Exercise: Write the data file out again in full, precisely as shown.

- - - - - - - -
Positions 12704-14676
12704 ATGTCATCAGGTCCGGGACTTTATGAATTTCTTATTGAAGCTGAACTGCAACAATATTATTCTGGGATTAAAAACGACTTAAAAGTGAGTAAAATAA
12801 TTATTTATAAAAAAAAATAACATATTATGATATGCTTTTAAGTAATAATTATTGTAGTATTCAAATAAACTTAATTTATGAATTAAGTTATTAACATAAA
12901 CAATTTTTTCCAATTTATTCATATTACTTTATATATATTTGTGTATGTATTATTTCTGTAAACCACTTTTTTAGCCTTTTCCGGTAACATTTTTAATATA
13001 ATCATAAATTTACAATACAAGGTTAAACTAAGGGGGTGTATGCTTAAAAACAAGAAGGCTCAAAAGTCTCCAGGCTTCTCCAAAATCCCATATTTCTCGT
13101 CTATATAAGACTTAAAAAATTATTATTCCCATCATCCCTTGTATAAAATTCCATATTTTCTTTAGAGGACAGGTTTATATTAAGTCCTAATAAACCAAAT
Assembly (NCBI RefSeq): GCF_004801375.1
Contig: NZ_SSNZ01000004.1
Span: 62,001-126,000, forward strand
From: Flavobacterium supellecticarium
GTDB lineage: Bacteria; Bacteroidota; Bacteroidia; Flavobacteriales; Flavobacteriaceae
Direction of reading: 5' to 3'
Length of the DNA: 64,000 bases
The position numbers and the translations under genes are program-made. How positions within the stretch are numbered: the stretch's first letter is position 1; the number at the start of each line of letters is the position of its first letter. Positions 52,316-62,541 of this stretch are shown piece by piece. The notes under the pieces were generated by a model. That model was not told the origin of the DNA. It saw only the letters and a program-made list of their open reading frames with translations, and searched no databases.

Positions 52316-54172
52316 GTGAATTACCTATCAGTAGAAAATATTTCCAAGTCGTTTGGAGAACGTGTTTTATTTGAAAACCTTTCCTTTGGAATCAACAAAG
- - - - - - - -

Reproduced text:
Positions 12704-14676
12704 ATGTCATCAGGTCCGGGACTTTATGAATTTCTTATTGAAGCTGAACTGCAACAATATTATTCTGGGATTAAAAACGACTTAAAAGTGAGTAAAATAA
12801 TTATTTATAAAAAAAAATAACATATTATGATATGCTTTTAAGTAATAATTATTGTAGTATTCAAATAAACTTAATTTATGAATTAAGTTATTAACATAAA
12901 CAATTTTTTCCAATTTATTCATATTACTTTATATATATTTGTGTATGTATTATTTCTGTAAACCACTTTTTTAGCCTTTTCCGGTAACATTTTTAATATA
13001 ATCATAAATTTACAATACAAGGTTAAACTAAGGGGGTGTATGCTTAAAAACAAGAAGGCTCAAAAGTCTCCAGGCTTCTCCAAAATCCCATATTTCTCGT
13101 CTATATAAGACTTAAAAAATTATTATTCCCATCATCCCTTGTATAAAATTCCATATTTTCTTTAGAGGACAGGTTTATATTAAGTCCTAATAAACCAAAT
Assembly (NCBI RefSeq): GCF_004801375.1
Contig: NZ_SSNZ01000004.1
Span: 62,001-126,000, forward strand
From: Flavobacterium supellecticarium
GTDB lineage: Bacteria; Bacteroidota; Bacteroidia; Flavobacteriales; Flavobacteriaceae
Direction of reading: 5' to 3'
Length of the DNA: 64,000 bases
The position numbers and the translations under genes are program-made. How positions within the stretch are numbered: the stretch's first letter is position 1; the number at the start of each line of letters is the position of its first letter. Positions 52,316-62,541 of this stretch are shown piece by piece. The notes under the pieces were generated by a model. That model was not told the origin of the DNA. It saw only the letters and a program-made list of their open reading frames with translations, and searched no databases.

Positions 52316-54172
52316 GTGAATTACCTATCAGTAGAAAATATTTCCAAGTCGTTTGGAGAACGTGTTTTATTTGAAAACCTTTCCTTTGGAATCAACAAAG